PHUKET: Phuket Governor Tri Augkaradacha has been roped into resolving the ongoing dispute between local residents and the Phuket Highways Office over work that may see the bus terminal north of Phuket Town finally open.
The 128-million-baht facility was completed nearly two years ago, but has yet to be used.
The delay in opening stems from complaint after complaint being filed over traffic safety due to buses entering and leaving the terminal, and problems in having a government authority managing the site once the terminal opens.
The latest move to call in the governor appears to be a last ditch effort to stop work in front of a house belonging to Rassada Mayor Suratin Lianudom, where the Highways Office wants to “break” the median strip and install traffic lights so buses can enter and leave the terminal safely.
Alternative locations previously suggested where buses using the terminal could make U-turns have been deemed either unsafe or unwanted by local residents.
Contractors hired under government contract to do the work failed to even start this month. Workmen arrived at the site on October 22 only to be “ordered” to stop work by Mayor Suratin.
This latest confrontation was raised at the next meeting of the Provincial Land Transportation Committee, which includes officials from the Phuket Highways Office and the Phuket Land Transportation Office, on October 27.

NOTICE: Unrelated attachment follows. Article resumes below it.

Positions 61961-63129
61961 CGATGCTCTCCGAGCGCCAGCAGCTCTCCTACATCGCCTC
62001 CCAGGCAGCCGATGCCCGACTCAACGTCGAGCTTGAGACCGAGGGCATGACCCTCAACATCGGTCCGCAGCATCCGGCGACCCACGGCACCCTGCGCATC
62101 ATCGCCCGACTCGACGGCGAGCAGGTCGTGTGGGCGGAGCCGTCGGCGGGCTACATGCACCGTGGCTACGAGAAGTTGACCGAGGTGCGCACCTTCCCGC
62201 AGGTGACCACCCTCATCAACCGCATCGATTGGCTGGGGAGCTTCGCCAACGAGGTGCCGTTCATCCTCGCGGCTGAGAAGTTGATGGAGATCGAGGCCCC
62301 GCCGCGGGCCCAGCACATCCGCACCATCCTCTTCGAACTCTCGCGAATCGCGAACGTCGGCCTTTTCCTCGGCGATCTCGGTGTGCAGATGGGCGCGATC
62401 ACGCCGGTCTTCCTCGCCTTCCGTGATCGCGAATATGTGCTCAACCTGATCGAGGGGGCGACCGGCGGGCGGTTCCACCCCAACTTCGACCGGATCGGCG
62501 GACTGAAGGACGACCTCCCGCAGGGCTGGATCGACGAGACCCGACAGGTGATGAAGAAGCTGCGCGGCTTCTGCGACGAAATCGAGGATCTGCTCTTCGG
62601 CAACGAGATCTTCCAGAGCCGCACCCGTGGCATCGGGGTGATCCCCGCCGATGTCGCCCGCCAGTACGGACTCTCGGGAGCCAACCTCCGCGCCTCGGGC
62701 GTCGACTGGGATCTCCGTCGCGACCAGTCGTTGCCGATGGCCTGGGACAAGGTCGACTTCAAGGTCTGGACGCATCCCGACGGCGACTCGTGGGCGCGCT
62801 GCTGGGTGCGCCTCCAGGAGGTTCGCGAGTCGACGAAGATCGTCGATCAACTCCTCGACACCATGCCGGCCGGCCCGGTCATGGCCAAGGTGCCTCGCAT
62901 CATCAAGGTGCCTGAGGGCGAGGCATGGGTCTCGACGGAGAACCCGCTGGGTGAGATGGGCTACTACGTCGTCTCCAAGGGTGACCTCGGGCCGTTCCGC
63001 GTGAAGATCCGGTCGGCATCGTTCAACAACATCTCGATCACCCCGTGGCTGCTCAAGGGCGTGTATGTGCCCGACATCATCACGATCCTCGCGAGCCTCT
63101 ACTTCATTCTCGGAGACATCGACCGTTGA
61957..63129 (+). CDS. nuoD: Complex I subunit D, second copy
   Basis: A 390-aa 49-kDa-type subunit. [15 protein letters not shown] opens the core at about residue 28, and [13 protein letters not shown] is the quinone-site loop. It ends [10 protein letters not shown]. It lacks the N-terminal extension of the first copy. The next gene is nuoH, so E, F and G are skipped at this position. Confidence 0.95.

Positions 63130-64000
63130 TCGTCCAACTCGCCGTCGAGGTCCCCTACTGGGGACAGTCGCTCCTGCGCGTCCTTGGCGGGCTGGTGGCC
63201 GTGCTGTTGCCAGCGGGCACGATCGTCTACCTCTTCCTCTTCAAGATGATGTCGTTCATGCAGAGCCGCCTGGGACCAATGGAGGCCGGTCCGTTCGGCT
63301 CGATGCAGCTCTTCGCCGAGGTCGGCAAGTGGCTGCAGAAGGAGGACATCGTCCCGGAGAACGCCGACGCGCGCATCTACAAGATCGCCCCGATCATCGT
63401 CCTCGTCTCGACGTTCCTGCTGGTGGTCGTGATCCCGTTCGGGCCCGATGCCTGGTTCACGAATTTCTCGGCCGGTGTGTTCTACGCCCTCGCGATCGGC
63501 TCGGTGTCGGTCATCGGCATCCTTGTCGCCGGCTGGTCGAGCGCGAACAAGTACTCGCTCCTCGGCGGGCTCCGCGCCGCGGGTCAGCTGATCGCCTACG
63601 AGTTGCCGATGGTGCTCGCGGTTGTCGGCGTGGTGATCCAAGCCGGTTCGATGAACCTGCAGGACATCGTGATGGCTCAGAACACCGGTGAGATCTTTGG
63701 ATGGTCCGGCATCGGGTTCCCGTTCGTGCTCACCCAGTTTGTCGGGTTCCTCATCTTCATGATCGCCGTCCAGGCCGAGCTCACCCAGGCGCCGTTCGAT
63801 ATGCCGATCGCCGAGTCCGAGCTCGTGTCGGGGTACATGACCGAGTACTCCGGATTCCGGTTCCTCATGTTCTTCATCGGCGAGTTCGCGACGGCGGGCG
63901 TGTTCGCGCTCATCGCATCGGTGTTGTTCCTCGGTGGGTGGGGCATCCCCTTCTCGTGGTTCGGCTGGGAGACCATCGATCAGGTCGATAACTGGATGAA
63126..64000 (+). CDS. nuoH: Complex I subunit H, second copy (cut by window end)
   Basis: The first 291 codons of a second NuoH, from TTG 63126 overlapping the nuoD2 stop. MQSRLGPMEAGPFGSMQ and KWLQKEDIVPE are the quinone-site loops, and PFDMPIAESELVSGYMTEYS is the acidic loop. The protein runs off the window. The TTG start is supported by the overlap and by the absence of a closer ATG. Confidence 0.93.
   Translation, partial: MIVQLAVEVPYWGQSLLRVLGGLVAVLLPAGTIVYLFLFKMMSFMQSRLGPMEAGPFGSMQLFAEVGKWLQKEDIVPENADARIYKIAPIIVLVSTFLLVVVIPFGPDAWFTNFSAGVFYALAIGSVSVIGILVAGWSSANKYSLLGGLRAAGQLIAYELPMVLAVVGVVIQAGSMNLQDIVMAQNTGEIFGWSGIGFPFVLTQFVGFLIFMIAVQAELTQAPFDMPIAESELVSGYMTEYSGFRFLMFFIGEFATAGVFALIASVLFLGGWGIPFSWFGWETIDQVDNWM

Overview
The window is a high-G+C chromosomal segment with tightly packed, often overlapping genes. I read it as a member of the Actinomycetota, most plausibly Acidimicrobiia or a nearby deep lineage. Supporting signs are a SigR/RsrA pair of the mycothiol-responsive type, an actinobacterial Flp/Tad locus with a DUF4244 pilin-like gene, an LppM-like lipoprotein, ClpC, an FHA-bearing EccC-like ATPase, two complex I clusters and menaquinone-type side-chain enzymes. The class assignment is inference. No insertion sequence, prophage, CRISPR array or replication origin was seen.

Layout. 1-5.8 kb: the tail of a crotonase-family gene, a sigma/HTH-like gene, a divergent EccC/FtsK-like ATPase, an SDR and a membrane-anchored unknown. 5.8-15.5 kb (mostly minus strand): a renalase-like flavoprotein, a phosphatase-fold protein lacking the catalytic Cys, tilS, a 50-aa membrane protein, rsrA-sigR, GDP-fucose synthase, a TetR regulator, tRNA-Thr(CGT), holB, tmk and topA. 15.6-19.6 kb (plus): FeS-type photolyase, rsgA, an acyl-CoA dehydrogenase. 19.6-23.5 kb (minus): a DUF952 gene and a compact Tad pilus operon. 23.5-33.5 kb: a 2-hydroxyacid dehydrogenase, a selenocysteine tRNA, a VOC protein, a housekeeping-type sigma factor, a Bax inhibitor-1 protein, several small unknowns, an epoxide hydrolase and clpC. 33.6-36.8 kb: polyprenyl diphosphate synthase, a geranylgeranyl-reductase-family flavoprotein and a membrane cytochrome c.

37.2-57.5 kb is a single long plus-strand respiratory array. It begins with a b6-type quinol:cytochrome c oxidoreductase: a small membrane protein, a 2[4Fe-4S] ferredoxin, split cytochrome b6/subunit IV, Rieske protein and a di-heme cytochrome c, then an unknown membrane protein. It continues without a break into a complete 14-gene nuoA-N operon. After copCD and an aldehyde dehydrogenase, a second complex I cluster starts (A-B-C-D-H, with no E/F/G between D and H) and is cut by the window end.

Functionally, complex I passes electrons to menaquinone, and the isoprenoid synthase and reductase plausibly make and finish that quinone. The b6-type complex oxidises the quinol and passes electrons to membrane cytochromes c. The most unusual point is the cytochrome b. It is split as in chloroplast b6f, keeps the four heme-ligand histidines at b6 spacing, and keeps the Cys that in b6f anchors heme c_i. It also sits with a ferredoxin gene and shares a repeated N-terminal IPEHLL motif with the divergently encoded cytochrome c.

At the meeting, Phuket Highways Office Deputy General Manager Sathaporn Sornchana related the tale of intervention by Mayor Suratin, adding that it was no surprise.
“The contract allows the workmen to complete job from September 28 through January 26. The contract is 120 days long, but the work should take only 45 days. We gave the contractor more time because we knew this kind of problem would happen,” Mr Sathaporn said.
Phuket Land Transportation Office Chief Terayout Prasertphol clearly voiced his understanding of the situation at the meeting.
“The road and traffic island [in question] are under the authority of the Phuket Highways Office and what we are doing is for public use, so the [project] committee agrees for them to continue working,” he said.
However, the next day, October 28, Mr Sathaporn received notice from the Damrongtham Center (provincial ombudsman’s office) that a complaint had been filed by the “Rassada people” and that no work could commence until Governor Tri had reviewed the case.
If Mr Sathaporn’s estimation is accurate that the work on “breaking the island” will take 45 days, then Gov Tri has until December 12 to approve the work – or else the government will be held accountable for failing to uphold its terms of the 3-million-baht contract.
Meanwhile, Mr Terayout vowed that he would push ahead with securing one government authority to manage the terminal when – or if – it actually opens.
“I will ask Phuket Provincial Administration Organization [OrBorJor] President Paiboon Upatising whether the OrBorJor wants to manage the terminal.
“If he agrees, we will transfer the authority as soon as possible. If he declines, we will ask for the budget from the Land Transportation Department so our office can run it until Rassada Municipality is ready to manage the facility,” Mr Terayout said.
— Pimwara Choksakulpan
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